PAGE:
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Caribou Gear Tarp

Sometimes things go wrong

np307

Well-known member
Joined
Jun 25, 2018
Messages
255
Location
North Carolina
So I'll post up about the weekend a buddy of mine had as a reminder that sometimes things just go wrong. You can make a good shot and have good blood and still not recover an animal.

On Saturday, I went to a lease that I'm on with several other people. A good friend of mine was also hunting that afternoon. Around 6, the texts started coming in about a buck he shot. He said the hit looked good, he saw the direction of travel after the hit (with the lighted nock still in the buck), and heard what sounded like the buck struggling through the brush. We gave it thirty minutes then I climbed down and met him. We searched the shot site and couldn't find blood or hair. After a little bit of searching, we went to the trail crossing he saw the buck run past after the shot and searched around that spot. Still nothing. My buddy went and got back in the stand and I confirmed that we had the right places. We then proceeded to where he thought he heard the buck struggling through the brush. We finally located a good pile of blood near a creek. The blood was bright red with bubbles in it. I back-tracked a little so that we could confirm direction of travel, then we crossed the creek. We found blood on the opposite side of the creek and continued following the trail. It was a fairly steady blood trail, with the blood looking good the whole way. We never crossed a wound bed. Never heard the buck jump. Eventually we came to a second creek crossing that put us into a flat with lots of ferns and other green vegetation. We crept through this stuff as the blood trail got harder to find. Eventually we found another decent pile of blood, still bright red with bubbles in it.

That was the last place we found blood that evening. We began slowly making circles, trying to pick up the blood trail when the buck jumped up and ran off. He still had the lighted nock in him so we were able to mark our location and an estimated direction of travel. We then knew we had to back out. It had been several hours and the trail was over 550 yards where we left it. The next day, we came back and I brought my dog. Now the big caveat here is that my dog has NOT been adequately trained for blood trailing. I have worked her on some shorter tracks and she has done well, but nothing as confusing as what we would ultimately get into.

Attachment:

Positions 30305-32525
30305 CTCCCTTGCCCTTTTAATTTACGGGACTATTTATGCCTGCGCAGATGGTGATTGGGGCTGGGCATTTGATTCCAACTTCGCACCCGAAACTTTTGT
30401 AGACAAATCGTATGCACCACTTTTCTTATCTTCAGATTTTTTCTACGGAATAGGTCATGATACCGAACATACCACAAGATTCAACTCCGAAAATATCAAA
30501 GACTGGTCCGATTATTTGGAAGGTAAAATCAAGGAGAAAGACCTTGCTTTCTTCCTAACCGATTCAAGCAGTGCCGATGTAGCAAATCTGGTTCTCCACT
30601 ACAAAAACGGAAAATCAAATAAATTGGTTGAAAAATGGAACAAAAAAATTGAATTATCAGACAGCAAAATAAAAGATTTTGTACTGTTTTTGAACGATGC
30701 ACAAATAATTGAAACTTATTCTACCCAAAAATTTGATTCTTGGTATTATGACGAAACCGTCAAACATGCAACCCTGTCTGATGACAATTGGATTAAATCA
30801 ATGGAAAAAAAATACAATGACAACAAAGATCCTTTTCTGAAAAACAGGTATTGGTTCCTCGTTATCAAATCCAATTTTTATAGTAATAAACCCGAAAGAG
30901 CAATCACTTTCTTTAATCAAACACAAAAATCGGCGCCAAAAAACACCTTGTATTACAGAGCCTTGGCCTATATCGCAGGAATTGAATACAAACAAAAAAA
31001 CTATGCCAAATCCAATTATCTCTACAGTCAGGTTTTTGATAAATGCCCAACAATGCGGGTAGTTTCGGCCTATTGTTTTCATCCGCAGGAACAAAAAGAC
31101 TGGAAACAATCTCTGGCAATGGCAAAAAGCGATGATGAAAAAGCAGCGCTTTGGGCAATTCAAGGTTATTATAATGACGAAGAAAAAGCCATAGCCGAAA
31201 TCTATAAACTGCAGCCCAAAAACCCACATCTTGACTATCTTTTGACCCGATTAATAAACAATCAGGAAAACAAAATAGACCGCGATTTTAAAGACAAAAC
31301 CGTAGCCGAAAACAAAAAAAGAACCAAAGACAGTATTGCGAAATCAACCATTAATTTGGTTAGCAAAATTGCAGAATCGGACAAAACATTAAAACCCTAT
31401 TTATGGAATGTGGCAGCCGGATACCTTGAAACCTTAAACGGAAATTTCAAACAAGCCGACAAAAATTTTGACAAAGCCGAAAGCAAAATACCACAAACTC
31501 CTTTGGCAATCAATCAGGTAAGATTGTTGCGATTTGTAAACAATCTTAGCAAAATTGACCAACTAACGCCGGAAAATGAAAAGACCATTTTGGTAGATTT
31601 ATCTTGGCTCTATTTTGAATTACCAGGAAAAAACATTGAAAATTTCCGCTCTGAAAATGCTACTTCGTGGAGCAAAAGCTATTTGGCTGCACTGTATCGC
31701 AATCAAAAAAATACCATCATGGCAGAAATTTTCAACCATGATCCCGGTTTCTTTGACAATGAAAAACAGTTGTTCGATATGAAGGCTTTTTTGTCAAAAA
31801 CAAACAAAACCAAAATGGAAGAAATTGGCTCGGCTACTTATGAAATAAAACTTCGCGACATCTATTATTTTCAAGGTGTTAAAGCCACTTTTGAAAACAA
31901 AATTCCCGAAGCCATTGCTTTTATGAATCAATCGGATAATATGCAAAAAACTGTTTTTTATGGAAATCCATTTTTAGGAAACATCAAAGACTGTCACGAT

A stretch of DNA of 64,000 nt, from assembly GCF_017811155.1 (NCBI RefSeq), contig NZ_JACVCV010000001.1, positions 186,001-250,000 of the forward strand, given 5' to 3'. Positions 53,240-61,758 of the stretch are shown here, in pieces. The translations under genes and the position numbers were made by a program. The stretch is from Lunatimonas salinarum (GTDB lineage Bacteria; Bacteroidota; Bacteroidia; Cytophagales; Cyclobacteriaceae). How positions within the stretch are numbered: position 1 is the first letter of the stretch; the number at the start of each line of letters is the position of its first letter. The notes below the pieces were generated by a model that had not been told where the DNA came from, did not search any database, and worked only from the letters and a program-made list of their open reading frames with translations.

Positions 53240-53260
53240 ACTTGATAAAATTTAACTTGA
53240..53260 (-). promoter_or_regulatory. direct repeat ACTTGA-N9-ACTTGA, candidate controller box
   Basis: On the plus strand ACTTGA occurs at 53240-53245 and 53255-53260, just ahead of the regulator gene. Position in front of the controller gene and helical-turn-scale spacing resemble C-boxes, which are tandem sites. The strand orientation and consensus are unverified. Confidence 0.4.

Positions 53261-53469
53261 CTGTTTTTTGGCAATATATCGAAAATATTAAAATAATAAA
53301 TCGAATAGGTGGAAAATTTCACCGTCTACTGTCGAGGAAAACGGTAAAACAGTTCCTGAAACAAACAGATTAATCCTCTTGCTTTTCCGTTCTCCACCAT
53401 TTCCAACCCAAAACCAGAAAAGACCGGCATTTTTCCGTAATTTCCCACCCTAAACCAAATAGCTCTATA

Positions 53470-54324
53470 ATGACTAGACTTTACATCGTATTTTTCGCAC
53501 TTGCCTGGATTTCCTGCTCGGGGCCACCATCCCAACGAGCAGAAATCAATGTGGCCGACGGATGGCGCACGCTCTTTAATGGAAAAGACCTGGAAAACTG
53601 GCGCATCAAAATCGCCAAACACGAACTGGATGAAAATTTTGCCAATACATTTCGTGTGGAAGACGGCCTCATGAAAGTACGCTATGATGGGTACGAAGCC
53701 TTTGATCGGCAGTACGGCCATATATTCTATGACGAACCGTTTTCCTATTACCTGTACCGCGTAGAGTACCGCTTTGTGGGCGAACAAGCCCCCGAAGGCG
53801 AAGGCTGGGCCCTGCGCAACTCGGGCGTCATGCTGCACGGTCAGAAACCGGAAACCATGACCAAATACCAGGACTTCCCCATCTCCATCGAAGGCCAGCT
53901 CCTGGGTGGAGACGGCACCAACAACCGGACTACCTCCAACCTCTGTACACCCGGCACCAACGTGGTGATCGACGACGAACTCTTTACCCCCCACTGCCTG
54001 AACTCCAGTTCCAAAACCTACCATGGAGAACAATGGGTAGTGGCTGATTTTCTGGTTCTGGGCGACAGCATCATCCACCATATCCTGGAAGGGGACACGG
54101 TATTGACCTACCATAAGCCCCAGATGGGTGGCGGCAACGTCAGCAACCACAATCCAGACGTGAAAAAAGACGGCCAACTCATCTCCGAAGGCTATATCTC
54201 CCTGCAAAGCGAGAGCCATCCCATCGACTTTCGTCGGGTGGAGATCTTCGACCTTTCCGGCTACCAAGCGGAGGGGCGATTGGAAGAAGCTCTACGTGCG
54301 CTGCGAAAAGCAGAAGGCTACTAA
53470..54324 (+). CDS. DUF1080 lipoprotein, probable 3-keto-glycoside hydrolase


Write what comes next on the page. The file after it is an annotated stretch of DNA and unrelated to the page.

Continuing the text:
So Daisy picked the trail up all the way back at the first creek crossing and moved in about 10 minutes through what took us over an hour to find the night before. When she came to the second creek crossing, I began to get nervous. At this point, she started throwing her head up to air scent and she wasn't sniffing as vigorously as she had been before. She continued to last blood and started working the trail out. I had to restart her a couple times, but she eventually advanced the blood trail to a third creek crossing. For the direction that the buck traveled after we jumped him, there had to be a fourth crossing. We couldn't find it. Daisy never picked the buck's trail back up. She would find a trail that was promising, but there wouldn't be any blood and it would be obvious that she was following other deer trails as it wound in the opposite direction. We spent another couple of hours out there, but never found another drop of blood or any sign of the deer. As a last hope, we walked the creek, one on each side, for a long ways but never saw anything. I looped back through a thicket and Daisy never indicated and I never saw anything. We called the track off.